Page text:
Plans by the Democratic Republic of Congo (DRC) army and UN peacekeepers to again take on one of the oldest insurgencies in the country have sparked concern for civilian populations and raised questions about the wisdom of the operation, set to take place in early 2015.
Moise Katumbi has two of the biggest jobs in the Democratic Republic of Congo. He is the governor of Katanga, a mineral-rich province of 5.6m people roughly the size of Spain. He is chairman of TP Mazembe, one of the best-run football clubs in sub-Saharan Africa, a role that has made him very popular. And now many expect the wealthy and charismatic 50-year-old to seek an even bigger title: president.
The Rwandan genocide of 1994 killed 800,000 people, most of them ethnic Tutsi, in the space of three months and triggered two successive civil wars in neighbouring Congo. Although these more or less ended in 2003, the genocide’s fallout can still incite violence and rouse armies. This month the UN Security Council authorised a military attack by a 3,000-strong multinational intervention force against a militia in eastern Congo that was formed two decades ago by Rwandan genocidaires who fled to the region’s remote forests after losing power.
Peacebuilding continues to gain recognition in international and national spheres for the crucial role it plays in laying the foundations for sustainable peace. In the last two decades, the United Nations has developed its peacebuilding architecture (PBA) in order to strengthen its responses to countries recovering from conflict. Within this larger context, 2015 will be a critical year for peacebuilding as member states undertake a comprehensive review of the UN PBA.
In November, CIC joined with the Institute of Security Studies to host a discussion with member state representatives and UN staff on African perspectives on the future of peacebuilding. Peacebuilding continues to gain recognition in international and national spheres for the crucial role it plays in laying the foundations for sustainable peace. In the last two decades, the United Nations has developed its peacebuilding architecture (PBA) in order to strengthen its responses to countries recovering from conflict.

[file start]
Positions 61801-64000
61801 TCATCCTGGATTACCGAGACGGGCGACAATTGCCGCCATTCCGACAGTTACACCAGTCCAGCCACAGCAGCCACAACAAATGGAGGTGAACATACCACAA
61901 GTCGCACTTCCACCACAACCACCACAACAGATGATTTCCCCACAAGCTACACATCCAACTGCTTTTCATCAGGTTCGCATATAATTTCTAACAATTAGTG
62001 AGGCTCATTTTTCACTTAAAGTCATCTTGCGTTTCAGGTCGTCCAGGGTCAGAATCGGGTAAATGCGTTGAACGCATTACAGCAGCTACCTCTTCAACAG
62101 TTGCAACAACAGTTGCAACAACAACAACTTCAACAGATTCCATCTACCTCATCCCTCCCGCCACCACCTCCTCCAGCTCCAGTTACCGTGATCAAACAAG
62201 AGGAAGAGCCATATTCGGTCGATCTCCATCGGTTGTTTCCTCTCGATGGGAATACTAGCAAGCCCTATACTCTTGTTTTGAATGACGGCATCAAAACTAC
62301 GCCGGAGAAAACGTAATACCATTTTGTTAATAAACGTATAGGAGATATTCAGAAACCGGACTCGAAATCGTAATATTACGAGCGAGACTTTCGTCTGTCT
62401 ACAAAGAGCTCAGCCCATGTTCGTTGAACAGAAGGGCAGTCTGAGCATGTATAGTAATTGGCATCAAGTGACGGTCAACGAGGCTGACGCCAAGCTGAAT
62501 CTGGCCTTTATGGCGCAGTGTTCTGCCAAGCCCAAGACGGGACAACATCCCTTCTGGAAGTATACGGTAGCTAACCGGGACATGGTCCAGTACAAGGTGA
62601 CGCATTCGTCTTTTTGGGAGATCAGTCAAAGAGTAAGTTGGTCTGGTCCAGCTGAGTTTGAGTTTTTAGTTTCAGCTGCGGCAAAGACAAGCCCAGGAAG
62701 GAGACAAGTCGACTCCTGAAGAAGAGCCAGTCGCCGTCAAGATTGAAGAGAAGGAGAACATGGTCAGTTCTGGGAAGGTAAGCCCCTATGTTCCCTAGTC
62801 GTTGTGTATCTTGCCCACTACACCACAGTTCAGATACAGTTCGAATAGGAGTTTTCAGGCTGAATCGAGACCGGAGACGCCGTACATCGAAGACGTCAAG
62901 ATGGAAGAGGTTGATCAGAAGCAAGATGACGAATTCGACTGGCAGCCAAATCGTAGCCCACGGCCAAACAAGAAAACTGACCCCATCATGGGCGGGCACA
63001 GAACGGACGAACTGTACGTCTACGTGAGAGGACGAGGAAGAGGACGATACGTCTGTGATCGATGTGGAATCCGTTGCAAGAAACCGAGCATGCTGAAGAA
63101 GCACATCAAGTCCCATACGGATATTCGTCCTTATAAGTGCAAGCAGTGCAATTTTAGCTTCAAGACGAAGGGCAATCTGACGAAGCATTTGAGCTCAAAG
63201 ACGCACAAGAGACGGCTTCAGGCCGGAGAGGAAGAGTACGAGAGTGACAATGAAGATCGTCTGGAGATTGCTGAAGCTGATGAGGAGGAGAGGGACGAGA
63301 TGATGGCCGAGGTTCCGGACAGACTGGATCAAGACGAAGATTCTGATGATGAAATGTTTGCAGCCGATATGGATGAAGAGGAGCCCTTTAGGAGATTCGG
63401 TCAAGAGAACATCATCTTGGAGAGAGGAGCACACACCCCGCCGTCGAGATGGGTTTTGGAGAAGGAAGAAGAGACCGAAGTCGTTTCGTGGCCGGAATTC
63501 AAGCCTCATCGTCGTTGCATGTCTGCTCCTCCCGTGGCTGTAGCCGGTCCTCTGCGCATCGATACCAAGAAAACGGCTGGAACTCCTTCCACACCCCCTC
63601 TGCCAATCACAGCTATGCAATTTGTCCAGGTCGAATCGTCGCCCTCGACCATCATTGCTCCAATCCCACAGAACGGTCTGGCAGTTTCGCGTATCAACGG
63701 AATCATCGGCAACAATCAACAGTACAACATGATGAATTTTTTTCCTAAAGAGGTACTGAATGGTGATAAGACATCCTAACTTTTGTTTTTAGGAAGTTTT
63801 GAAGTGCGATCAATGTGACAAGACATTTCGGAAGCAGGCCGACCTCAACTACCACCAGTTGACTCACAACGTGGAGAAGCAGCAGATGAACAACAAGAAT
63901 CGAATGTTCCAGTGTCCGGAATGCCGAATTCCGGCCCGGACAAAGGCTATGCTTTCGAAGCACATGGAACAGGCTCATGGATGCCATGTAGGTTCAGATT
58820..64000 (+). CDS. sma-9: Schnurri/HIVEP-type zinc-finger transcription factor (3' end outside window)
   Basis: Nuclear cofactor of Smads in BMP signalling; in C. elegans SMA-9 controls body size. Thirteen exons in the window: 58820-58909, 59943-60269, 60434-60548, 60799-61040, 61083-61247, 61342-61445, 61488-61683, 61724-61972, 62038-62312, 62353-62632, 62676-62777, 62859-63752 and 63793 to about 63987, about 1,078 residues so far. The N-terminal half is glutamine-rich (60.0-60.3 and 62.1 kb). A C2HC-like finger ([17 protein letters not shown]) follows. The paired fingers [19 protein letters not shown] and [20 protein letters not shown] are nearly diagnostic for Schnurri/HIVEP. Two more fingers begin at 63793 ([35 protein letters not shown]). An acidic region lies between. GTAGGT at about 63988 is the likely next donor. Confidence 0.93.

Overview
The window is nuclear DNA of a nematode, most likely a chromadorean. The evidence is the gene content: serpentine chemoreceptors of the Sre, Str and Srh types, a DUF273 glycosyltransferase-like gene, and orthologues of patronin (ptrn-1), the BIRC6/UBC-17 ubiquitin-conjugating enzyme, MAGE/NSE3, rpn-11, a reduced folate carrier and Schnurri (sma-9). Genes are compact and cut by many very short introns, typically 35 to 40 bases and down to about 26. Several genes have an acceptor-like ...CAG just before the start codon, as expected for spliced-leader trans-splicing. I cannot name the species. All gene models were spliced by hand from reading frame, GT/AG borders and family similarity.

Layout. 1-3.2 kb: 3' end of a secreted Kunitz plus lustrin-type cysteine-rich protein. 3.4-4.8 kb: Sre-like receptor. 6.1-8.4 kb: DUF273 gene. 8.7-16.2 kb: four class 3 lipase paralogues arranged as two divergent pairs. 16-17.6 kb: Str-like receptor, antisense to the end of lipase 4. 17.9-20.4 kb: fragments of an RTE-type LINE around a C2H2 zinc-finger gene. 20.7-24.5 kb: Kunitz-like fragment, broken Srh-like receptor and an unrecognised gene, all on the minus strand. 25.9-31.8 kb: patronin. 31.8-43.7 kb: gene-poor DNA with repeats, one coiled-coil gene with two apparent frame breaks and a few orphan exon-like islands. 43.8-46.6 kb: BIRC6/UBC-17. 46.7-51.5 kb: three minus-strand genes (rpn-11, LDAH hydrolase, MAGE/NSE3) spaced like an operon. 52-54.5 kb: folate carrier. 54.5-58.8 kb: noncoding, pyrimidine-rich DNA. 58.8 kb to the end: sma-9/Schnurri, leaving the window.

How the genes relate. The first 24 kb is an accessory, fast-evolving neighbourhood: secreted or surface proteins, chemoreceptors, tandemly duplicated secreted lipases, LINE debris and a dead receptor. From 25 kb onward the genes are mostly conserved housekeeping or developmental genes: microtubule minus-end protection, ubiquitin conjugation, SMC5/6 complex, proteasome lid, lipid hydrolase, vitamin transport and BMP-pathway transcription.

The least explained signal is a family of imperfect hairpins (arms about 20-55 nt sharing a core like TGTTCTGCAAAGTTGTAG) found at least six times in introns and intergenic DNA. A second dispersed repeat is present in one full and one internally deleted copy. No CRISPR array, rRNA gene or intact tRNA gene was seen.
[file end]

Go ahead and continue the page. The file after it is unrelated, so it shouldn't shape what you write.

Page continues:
The massive peacekeeping effort undertaken in the Democratic Republic of Congo over the past 18 months hasn’t done much to slow the bloodshed. But it just might have destroyed a bold and hopeful new idea about how much the United Nations can accomplish.
There are reasons to think that Africa may be a place where prospects of Sino-European cooperation are promising. EU members – and above all France – continue to play an active role in crisis management in weak African states like Mali, Somalia, and the Central African Republic.
President Barack Obama will meet with Sam Kutesa, the controversial Ugandan diplomat serving as president of the United Nations General Assembly, on Wednesday in a move that is sure to frustrate rights activists who say Kutesa's support for virulently anti-gay legislation makes him unfit to lead the world's parliament.
Global concern is currently mounting once more about the impacts of a more resource-scarce world, with particular attention focused at present on the risks of a renewed global food price spike following a spate of extreme weather in the US and around the world. These global trends have the potential to cause major problems for a country like Ethiopia, where wheat is by far the country's biggest import by value. Against this backdrop, CIC has published Resources, Risks and Resilience: Scarcity and climate change in Ethiopia, by CIC senior fellow Alex Evans.
The Annual Review of Global Peace Operations and the Review of Political Missions have evolved into the Global Peace Operations Review, an interactive web-portal presenting in-depth analysis and detailed data on military peacekeeping operations and civilian-led political missions by the United Nations, regional organizations, and ad-hoc coalitions. The website can be accessed here Global Peace Operations Review
Providing humanitarian assistance amid conflict has always been a dangerous and difficult endevour; however, over the last decade aid worker casualties tripled, reaching over 100 deaths per year. From 2005 onwards the largest numbers of violent attacks on humanitarian personnel have been concentrated in a small number of countries representing the most difficult and volatile operating environments. Attacks in some of these settings have also grown more lethal and sophisticated and the number of kidnappings has risen dramatically.